You will typically find fields to enter the Primary DNS and Secondary DNS server addresses. Input the DNS server addresses provided by your DNS service or reputable public DNS service.

Step #5: Save Changes

After entering the new DNS server addresses, save the changes. This might involve clicking a Save or Apply button.

Step #6: Reboot the Router (Optional)

Some routers may require a reboot for the changes to take effect. Check your router’s documentation to determine if a reboot is necessary.

Also Read: DNS Troubleshooting: 9 Common DNS Issues and Their Solutions

Conclusion

Understanding DNS configuration is crucial for efficient and secure network operations. The Domain Name System, or DNS, is essential for converting domain names into human-readable form.

We hope this tutorial has helped you understand how DNS is configured on various operating systems. If you’re still unsure or have any questions, we can help! RedSwitches is dedicated to providing our clients with superior hosting alternatives and the resources they need to make the best selections for their needs.

FAQs

Q. Why is DNS significant, and what does it mean?

 Users can access websites and other internet services using the DNS, or Domain Name System, which converts domain names to IP addresses.

Q. What are authoritative DNS servers?

Authoritative DNS servers are responsible for answering DNS queries, specifically for the domain names for which they are authoritative.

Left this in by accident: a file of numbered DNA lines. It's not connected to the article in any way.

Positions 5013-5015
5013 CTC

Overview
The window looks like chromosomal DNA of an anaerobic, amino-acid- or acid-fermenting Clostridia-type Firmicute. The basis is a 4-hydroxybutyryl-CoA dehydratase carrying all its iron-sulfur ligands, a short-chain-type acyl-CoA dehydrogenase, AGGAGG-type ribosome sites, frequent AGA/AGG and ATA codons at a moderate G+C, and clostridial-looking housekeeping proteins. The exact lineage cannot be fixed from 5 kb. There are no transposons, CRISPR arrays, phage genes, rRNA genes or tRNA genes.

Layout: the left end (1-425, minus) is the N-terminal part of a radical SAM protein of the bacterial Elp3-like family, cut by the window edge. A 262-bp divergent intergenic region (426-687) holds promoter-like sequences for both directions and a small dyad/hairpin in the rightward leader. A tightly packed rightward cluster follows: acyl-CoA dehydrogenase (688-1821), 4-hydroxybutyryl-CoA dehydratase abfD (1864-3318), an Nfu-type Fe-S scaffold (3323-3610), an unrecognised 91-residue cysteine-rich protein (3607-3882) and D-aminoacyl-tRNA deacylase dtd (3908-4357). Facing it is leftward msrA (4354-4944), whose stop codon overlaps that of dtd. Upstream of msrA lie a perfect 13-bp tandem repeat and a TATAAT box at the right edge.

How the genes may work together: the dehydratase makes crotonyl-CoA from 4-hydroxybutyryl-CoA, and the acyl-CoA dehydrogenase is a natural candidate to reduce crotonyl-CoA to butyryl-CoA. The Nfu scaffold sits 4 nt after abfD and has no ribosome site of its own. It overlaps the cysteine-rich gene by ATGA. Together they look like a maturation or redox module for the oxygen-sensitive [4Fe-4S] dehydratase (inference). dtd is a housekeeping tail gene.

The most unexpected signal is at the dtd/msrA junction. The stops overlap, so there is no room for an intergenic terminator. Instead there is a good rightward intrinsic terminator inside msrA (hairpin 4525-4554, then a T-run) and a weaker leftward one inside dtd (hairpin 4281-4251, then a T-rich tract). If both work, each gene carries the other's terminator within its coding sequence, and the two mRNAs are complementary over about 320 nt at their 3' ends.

Q. What is a recursive DNS server?

 A recursive DNS server is a server that is responsible for locating the IP address of a given domain name by traversing through different DNS servers until it finds the authoritative DNS server for the domain.

Q. How does the DNS cache work?

DNS cache stores the IP addresses of previously visited websites, reducing the time it takes to resolve future requests for the same domain names.

Q. How do DNS providers operate, and what are they?

DNS providers offer DNS services to help manage and host domain names by providing authoritative name servers for the domain and handling DNS queries for those domain names.

Q. What are public DNS servers, and why use them?

Public DNS servers are DNS servers provided by organizations like Google and Cloudflare for public use. They can offer enhanced security, privacy, and faster DNS resolution compared to default ISP DNS servers.

Q. What are DNS server IP addresses, and why are they important?

The numerical addresses given to DNS servers are known as DNS server IP addresses. They are important as they are used by devices to communicate with DNS servers when resolving domain names to IP addresses.

Q. What is the role of DNS in email service and browser cache?

DNS plays a crucial role in email service by facilitating the resolution of domain names to IP addresses for email servers. It also interacts with browser cache by providing IP addresses for domain names, allowing faster access to frequently visited websites.

Q. What kinds of DNS requests are there, and what distinguishes them?

DNS queries can be classified into recursive queries and iterative queries. The DNS server provides the answer at the end when using recursive queries. In contrast, iterative queries involve the DNS server providing the best available answer and leaving the rest of the resolution process to the client.

Q. What is the reason for changing DNS server settings, and how can one accomplish it?

Changing DNS server settings involves updating the DNS server IP addresses on a device or network to use different DNS servers. This may be necessary to improve internet performance and security or bypass restrictions imposed by default DNS servers.